I tend to be a joiner very reluctantly. Part of that is due to my overburdened roster of projects--I need something else to pay attention to like I need a hole in my head. But on a few occasions in my life, I have harnessed the power of the Internet to communicate with other people who like a thing I like, and in all of those cases, certain things happened.
I bought merchandise. I drew fan art. I made content related to the source material. And I met other people who liked what I liked.
|High school Animaniacs fan art|
In the mid 1990s, the Internet was in its infancy. I had been introduced to the television show Animaniacs by some of my friends and fell very quickly in love with it. I bought a bunch of tee shirts, wrote a guide to the show (that had started as simply an outline of what was on my VHS tapes, but it grew exponentially), and learned all the songs. When I gained Internet access, of course the main thing I wanted to do was go online and meet other fans.
It was actually a humbling experience at first. I thought I was a big deal and that I knew all kinds of trivia and that I was some kind of show expert. I immediately ran into people who knew episode code numbers and animation studios, who had had conversations with the voice talent and knew their other work and had rented movies just to get a glimpse of some actor's bit part, who had taken vacations to California primarily to get a photo of themselves with the Warner Bros. water tower. Really Big Fans. I was just kind of a pretty ordinary fan, though I was certainly annoying enough to people around me.
But I also made connections with some people and was able to offer a little bit to the community. Did any of the folks in this message board ever listen to the radio show that sometimes included Animaniacs references? Had any of them ever compared the show versions and CD versions of the songs? How many of them caught all the references in the episode where the characters did a Les Misérables parody?
Liking this stuff in front of other people made it more interesting and deepened my appreciation for the source material. But it waned somewhat when the cartoon stopped being made.
I've had a few other less enduring obsessions with anime and whatnot, but the next big one was Eyeshield 21, a manga and anime that captured my attention in 2006. I watched a bunch of the anime with Jeaux and loved it, and we talked about it a lot, but then I got more interested when I found out the manga was far ahead with the story (and that it diverged a lot), and that it was still coming out in Japan. I found other people in a forum where I could see translations of the manga as it came out, and of course every time it came out with a new issue, I could go wail or squeal about it with other people in the same forum who were as excited as I was.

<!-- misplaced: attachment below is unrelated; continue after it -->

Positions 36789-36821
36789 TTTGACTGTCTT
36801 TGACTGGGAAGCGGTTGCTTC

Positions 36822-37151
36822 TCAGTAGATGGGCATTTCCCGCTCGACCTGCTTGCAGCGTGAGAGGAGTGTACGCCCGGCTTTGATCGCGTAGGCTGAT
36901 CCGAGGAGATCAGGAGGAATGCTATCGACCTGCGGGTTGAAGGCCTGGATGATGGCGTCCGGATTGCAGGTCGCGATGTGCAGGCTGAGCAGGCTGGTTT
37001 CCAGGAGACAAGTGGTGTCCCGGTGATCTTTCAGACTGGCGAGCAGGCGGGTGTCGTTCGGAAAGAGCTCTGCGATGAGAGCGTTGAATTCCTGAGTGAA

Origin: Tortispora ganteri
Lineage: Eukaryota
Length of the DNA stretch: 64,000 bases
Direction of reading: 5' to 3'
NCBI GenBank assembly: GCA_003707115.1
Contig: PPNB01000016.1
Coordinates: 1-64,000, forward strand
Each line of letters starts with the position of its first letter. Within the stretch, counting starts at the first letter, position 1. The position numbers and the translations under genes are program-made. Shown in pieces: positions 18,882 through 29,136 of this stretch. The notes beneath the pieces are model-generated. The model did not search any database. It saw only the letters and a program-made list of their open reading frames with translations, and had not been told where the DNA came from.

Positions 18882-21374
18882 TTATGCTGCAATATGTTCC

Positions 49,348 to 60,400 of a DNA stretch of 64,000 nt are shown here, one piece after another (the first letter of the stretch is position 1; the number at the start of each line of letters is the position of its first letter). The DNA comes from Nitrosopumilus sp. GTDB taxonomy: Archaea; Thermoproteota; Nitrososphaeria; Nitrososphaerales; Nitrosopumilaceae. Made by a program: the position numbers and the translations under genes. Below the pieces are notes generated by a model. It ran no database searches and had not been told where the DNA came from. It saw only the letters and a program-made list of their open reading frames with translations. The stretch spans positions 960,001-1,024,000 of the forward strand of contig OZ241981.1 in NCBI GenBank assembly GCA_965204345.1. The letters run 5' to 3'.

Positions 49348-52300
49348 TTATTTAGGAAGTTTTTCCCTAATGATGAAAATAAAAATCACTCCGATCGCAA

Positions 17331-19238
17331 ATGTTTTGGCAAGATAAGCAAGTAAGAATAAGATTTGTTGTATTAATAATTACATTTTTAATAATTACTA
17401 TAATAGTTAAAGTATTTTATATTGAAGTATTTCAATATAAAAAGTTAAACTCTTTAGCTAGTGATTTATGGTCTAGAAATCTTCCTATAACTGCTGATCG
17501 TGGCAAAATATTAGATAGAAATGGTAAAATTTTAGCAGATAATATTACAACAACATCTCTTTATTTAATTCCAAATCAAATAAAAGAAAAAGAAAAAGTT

Merchandise wasn't very available because it wasn't all that popular and also the merch that did exist wasn't available outside Japan for the most part. But I got a little bit of it from a friend who lived in Japan at the time, and of course I drew fanart.
|Eyeshield 21 fan art|
I guess the one thing I didn't do that a lot of other fans did was get into American football because of the show (either playing or watching, or both). I liked it in a fictionalized anime context, but didn't seem to really care for the game. Eventually I stopped having anything to talk about because the manga concluded, and a mainstream American following never developed because they tried to bring the show over here and the terrible dub and loss of important elements in translation led to a very short run. (I actually cried over how bad it was.)
I think the Steven Universe obsession I'm wallowing in these days has become as huge as it is partly because everything is perfectly timed and positioned to encourage me to be a fan in front of an audience. The Internet has plenty of resources and groups to encourage participation and consumption and redistribution of original and fan material; the show is actively still being produced; the fandom is huge and originates in my country; there is plenty of merchandise; and the content is interwoven with a good number of my interests both in its entertainment content and its social messages. Everything just fits for me, and it's kind of catapulted me into my most enduring, most active fan participation yet.
And it's interesting how important the audience is, because I wouldn't have thought that would matter to me, but it does. I watched the first season of the show in a two-day binge watch by myself. I still remember how odd that was given my current relationship with the show: I cocooned myself in my room and just engaged in consumption mode, enjoying the content itself and deliberately not looking up anything about it because I was afraid I might get spoilers. After I finished thoroughly enjoying it and telling a couple people in my friends circle how much I was enjoying it, I joined a couple groups online, looked at a couple blogs, downloaded a few songs, and added the show to my favorites list. My impression of the show was basically like "wow. that was really good."